Sunday, April 25, 2010

The Knight, Death and the Devil

In full Gothic *armour a knight rides purposefully through a rocky ravine (below). His gaze is fixed firmly upon the way ahead, denying himself the distractions that might lie to either side of his chosen path. Under the very hooves of his steed a lizard scuttles to safety. On the stump of a tree lies a human skull, a grim reminder of the folly and illusion of human vanity. A hound, the knight’s faithful companion on his lonely journey, runs alongside.

The knight is escorted or harrased by two beings: on the knight’s right the figure of Death raises his hourglass (below), reminding the knight that his mortal days are already numbered and noted. Death’s mount, a scrawny nag, wears a bell around its neck: both the bell and the hourglass convey the passing of time. Behind the knight strides the horned and cloven-hoofed Devil, shouldering a pikestaff.

In his portrayal of the figure of Death, the artist has avoided the conventional ‘grim reaper’ approach. We see here no skeletal hand clutching a scythe; Dürer’s treatment is more tied to grim reality, and the more compelling for it. On the face the dried skin stretches taughtly away from the bone, exposing the skull beneath. Medusa-like serpents writhe and coil, entwining themselves around the crown of Lord Death, although here their appearance has more of the worms of the grave than of scaled and glittering snakes. The matted and straggling pale hair and beard which frame the terrible face are portrayed with the unflinching conviction of a 16th century observer who had encountered such a face often enough, perhaps beside some infrequently-used country road, and certainly on a gibbet.

As with Dürer’s depiction of Death, his Devil as well denies us the option of a comfortable way out (above). There is nothing to snigger at here; no hint of capering caricature which allows us reassuringly to say to ourselves, ‘see, he’s not real after all…’. On the contrary, Dürer has forced in front of our gaze a horror so minutely observed in its detail that it presents the impression that it almost could be classified by science. From the bizarre curving horn that arcs above its head to the grotesque drooping wattles which hang beneath its grimacing snout, every changing texture of horn, hair, flesh and fangs has been captured with the same apparent accuracy of observation and fidelity to reality that the artist used to portray the exotic animals which he later encountered in the Antwerp Zoo. Even the rolling-eyed squint seems unnerving rather than comical: is the Devil looking directly at us, or not? When the Devil looks like this, we may hope that his attentions fall elsewhere.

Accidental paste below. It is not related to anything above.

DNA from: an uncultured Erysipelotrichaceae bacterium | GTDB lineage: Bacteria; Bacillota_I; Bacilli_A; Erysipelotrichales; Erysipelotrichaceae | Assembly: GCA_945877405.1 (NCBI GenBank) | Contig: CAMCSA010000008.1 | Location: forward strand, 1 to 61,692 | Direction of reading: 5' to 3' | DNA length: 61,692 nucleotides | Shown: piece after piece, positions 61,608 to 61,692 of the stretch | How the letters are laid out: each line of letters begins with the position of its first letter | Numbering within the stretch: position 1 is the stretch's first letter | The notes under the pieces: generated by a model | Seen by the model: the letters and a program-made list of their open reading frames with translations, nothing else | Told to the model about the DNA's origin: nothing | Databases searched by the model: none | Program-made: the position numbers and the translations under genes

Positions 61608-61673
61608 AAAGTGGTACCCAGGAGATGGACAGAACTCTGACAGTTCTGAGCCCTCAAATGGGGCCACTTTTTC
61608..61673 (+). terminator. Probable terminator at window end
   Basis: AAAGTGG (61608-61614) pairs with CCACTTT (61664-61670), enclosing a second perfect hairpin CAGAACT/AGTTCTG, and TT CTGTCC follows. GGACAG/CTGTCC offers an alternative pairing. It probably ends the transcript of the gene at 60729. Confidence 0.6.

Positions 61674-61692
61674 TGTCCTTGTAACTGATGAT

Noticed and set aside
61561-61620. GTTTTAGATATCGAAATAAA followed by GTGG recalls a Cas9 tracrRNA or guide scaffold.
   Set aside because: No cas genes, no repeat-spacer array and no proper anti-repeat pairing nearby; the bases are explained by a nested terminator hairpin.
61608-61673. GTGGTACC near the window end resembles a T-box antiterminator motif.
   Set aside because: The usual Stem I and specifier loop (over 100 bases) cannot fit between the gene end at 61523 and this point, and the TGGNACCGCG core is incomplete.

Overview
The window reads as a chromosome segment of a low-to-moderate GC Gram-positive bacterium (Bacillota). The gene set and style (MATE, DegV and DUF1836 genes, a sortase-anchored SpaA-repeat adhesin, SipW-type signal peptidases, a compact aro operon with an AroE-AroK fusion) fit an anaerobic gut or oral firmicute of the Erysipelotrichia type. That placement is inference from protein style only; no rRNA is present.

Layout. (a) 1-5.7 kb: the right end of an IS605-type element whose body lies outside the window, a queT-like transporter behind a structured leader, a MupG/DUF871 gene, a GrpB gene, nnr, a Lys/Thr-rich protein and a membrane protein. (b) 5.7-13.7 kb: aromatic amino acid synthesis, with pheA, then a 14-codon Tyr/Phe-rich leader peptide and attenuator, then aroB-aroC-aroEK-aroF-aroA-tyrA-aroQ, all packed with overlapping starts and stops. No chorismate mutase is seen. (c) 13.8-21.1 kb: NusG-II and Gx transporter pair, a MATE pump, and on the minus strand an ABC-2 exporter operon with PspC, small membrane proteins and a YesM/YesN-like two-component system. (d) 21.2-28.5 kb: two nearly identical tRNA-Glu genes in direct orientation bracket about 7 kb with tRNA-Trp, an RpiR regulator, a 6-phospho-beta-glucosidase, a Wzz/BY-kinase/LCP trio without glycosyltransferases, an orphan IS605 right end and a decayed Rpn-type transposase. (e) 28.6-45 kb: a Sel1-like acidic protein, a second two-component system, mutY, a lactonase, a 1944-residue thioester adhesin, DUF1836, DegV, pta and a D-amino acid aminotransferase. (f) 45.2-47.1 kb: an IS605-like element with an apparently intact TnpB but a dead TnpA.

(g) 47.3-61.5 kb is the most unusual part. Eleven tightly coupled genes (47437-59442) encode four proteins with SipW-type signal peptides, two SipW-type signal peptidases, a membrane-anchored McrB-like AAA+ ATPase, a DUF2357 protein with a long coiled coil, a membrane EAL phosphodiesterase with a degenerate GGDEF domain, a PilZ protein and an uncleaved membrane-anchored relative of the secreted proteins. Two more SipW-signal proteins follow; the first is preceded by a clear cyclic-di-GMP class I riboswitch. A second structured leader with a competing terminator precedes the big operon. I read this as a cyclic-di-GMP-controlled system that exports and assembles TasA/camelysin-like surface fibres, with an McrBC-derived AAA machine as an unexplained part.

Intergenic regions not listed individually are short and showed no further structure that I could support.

With the creation of The Knight, Death and the Devil, Dürer’s engraving burin appears almost to have taken on a life of its own, seeming thoroughly at home among this controlled churning of matted hair and metal, of rock and bone and stunted vegetation. The Devil’s crescent horn almost scoops the background wall of rock along with it in a fluid wave of engraved curves. The neck muscles of the knight’s horse seem more sculpted than engraved (above).

Dürer's house in Nuremberg was not far from an *armourer's, and the artist would have seen such knights in life. His watercolor study (above) clearly served the artist as a reference for his engraving. Although it has been suggested that the idea of the noble knight had by Dürer's time declined, this is only partly true. Knights always were a *mercenary class, even something of a rabble, and our own ideas of chivalry belong to the pages of romantic fiction.

The statuesque bearing of the knight’s mount evidently drew its inspiration from Leonardo da Vinci’s sketch (above) of his proposed equestrian statue of Francesco Sforza, the Duke of Milan, which Dürer would have seen on his Italian trip. When Leonardo’s sketch is reversed, as shown here, the similarity to Dürer’s own drawing is readily apparent.

In no work that he produced before or after this were Dürer’s powers in the engraving medium so expressively at one with their subject. It is as if the artist in Dürer sought passionately to embrace the new ideas of the Renaissance which he had encountered in Italy, but something in his Northern soul, recognising it as alien, struggled to assimilate it. The landscape through which this stoic knight journeys, both mental and physical, is wholly Gothic.

Artist: Albrecht Dürer
Work: The Knight, Death and the Devil, 1513
Medium: Engraving
Location: The Art Institute of Chicago; The Fine Arts Museum, San Francisco; Spencer Museum of Art, University of Kansas; Davison Art Center, Wesleyan University; The National Museum of Western Art, Tokyo, and with further prints from the engraved plate in other international museum collections.

Artist: Albrecht Dürer
Work: Study of a knight, 1495
Medium: Watercolor
Location: As yet untraced, but I'm still searching!

*The fluted pattern was as much functional as decorative, and served to give the metal extra strength.
*see my previous post: A Wild Man and a Willing Lady
*Hence the term still currently in use of 'freelance' (literally: a lance freely available for hire). See further my previous post on Sir John Hawkwood: A Knight of Dark Renown.